Vascular Plants of North Carolina
Account for Lesser Thymeleaf Sandwort - Arenaria leptoclados   (Reichenbach) Gussone
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Section 6 » Family Caryophyllaceae
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Author(Reichenbach) Gussone
DistributionThis species is often lumped with A. serpyllifolia, but as Weakley (2018) and some others pull this out from that species, there is now much uncertainty about the identity of specimens of "A. serpyllifolia". Tentatively, this species occurs across the state, with a few gaps that will likely be filled over time. However, Weakley's (2018) map says it is rare in the Coastal Plain, and absent in the Piedmont and Mountains.

Native of Europe and western Asia, and northern Africa; in N.A. PA to KY and MO, south to FL and LA.
AbundanceFrequent to common in the Mountains, uncommon to fairly common elsewhere.
HabitatDry sandy roadsides, disturbed ground, maritime sandflats, sidewalk cracks, driveways, campus weed.
PhenologyFlowering and fruiting March-June.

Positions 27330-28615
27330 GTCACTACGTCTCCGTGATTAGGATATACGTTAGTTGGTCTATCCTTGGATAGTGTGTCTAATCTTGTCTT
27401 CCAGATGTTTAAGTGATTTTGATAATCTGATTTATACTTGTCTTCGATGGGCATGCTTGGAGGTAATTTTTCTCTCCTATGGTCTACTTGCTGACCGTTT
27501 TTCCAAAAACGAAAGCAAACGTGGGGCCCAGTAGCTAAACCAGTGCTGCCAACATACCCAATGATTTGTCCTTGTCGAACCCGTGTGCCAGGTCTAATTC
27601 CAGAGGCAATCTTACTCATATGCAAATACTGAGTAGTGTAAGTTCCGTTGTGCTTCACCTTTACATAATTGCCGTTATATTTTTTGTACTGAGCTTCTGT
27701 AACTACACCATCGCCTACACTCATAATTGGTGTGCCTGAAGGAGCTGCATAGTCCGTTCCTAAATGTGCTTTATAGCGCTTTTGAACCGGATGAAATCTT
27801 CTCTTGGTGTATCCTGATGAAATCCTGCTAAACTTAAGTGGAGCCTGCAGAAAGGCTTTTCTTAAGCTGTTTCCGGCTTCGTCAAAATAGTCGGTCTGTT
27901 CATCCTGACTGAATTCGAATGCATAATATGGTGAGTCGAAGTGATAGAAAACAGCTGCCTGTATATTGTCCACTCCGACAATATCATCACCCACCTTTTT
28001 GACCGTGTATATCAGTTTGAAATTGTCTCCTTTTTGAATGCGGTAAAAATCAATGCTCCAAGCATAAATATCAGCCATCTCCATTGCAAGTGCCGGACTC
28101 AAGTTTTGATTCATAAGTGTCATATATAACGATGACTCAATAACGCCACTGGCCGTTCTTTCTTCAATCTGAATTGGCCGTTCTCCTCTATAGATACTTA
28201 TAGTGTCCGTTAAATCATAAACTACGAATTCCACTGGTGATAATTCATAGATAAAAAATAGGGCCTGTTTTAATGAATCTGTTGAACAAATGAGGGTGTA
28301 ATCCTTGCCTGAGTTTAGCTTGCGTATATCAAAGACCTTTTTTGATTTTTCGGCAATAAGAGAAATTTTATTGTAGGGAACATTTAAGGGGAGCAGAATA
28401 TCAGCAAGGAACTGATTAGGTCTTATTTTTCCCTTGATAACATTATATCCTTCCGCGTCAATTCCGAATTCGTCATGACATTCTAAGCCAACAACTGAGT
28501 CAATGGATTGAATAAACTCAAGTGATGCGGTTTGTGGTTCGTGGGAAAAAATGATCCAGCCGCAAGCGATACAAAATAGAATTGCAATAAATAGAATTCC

IdentificationThis sprawling to erect plant often grows less than 6 inches tall, but it may reach a foot. The stems are slender and pubescent, with pairs of tiny, ovate leaves. The flowers occur in terminal cymes, the sepals are green, and the petals are white and shorter than the sepals. Leaves of the native A. lanuginosa are much longer and relatively narrower; that is a rare species of coastal regions underlain by marl. The seeds of the very similar A. serpyllifolia are 0.5-0.6 mm long, versus less than 0.4 mm long for A. leptoclados. Also, that species has the capsule nearly straight-sided, as opposed to an ovoid capsule on A. serpyllifolia.
Taxonomic CommentsA synonym is A. serpyllifolia var. tenuior.

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